Staunton, July 27 – Russian politicians have become alarmed that the fertility rate in the country as a whole, the number of children per woman per life time, has fallen below 1.5, far below the replacement level of 2.2. But they have not emphasized that this is part of the second demographic revolution caused by education and urbanization, Dmitry Zakontyansky says.
In Moscow, the independent demographer points out, a rapidly growing urban center where women as well as men are increasing their educational attainments, the rate is well below one and perhaps only a third of the replacement level (spektr.press/dikie-rassuzhdeniya-demograf-dmitrij-zakotyanskij-o-tom-pochemu-predlozheniya-vlastej-rf-o-roste-rozhdaemosti-vedut-k-esche-bolshej-bednosti/).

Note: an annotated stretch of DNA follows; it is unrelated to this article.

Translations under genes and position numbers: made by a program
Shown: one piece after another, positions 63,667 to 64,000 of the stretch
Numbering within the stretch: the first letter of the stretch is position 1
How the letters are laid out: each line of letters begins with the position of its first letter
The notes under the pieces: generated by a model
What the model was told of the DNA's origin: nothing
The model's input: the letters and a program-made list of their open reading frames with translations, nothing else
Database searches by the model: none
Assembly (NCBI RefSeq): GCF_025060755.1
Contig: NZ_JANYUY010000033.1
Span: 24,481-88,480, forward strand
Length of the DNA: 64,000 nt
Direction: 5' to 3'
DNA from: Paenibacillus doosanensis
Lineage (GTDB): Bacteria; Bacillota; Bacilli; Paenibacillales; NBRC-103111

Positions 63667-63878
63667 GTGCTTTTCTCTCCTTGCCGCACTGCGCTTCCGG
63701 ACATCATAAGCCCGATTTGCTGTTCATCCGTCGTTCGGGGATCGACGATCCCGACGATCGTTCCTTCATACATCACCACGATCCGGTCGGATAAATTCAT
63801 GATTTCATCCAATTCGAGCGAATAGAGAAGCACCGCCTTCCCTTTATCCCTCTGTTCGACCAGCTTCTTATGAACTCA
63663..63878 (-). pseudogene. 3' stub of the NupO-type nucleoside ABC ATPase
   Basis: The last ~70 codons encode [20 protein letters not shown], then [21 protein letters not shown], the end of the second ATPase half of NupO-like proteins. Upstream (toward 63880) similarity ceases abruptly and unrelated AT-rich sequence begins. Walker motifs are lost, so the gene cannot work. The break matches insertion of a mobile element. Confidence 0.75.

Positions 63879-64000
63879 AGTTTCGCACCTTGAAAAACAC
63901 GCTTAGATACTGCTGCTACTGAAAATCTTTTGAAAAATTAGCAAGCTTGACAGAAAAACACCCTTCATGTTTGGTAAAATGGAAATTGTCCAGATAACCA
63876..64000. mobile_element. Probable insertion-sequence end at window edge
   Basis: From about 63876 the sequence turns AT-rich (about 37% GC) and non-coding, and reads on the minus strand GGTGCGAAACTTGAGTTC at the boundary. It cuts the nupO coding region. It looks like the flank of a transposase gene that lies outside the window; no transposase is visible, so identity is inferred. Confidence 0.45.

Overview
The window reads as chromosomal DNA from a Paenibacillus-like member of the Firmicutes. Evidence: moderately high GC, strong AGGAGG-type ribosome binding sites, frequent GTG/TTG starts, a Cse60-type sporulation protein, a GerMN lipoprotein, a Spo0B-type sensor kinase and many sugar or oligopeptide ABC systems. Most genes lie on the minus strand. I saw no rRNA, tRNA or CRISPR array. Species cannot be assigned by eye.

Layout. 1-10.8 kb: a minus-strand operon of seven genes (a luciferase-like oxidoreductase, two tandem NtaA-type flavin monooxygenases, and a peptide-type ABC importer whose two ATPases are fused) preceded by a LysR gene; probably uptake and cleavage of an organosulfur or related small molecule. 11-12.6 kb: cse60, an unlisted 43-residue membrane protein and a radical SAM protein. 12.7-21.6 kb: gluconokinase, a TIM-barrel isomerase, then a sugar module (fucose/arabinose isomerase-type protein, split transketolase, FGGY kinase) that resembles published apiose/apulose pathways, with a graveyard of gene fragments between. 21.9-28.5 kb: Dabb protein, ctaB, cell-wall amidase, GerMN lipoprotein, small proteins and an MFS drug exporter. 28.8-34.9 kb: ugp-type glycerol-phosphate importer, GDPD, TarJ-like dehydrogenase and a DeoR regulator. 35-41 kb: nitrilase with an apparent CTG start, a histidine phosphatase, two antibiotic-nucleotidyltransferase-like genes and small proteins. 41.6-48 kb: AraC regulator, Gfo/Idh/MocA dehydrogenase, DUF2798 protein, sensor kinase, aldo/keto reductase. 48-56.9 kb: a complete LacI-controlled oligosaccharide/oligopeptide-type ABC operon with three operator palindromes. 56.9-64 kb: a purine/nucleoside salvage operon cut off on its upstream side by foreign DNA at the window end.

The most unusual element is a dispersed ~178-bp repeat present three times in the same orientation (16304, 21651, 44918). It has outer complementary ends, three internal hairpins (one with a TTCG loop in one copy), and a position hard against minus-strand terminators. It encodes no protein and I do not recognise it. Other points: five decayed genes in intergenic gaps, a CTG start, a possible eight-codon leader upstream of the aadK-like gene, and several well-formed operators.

As ever more Russians move into the cities and gain educations, they are likely to follow the Moscow pattern, something that will depress the fertility rate for the country as a whole still further, a trend against which current Russian government efforts such a maternal capital and restricting abortions will have only marginal impact.
Indeed, the demographer suggests, these efforts may have the effect of boosting the number of children born in primarily rural non-Russian areas, something that it is not clear the Kremlin wants, and do little to reverse the overall pattern of falling fertility rates in Russian cities.
Increasing the standard of living and even more involving men in childrearing more often and providing more reasons for optimism about the future would have a far greater impart on that Zakontyansky says. But he is dismissive of the idea that the war in Ukraine is playing a depressing role.
There are roughly 20 million people in the prime childbearing years. The Ukrainian war has reduced the number of young men in circulation in Russia by no more than 400,000 – and that figure is too small in percentage terms to explain what is happening among increasingly urbanized and educated Russians now.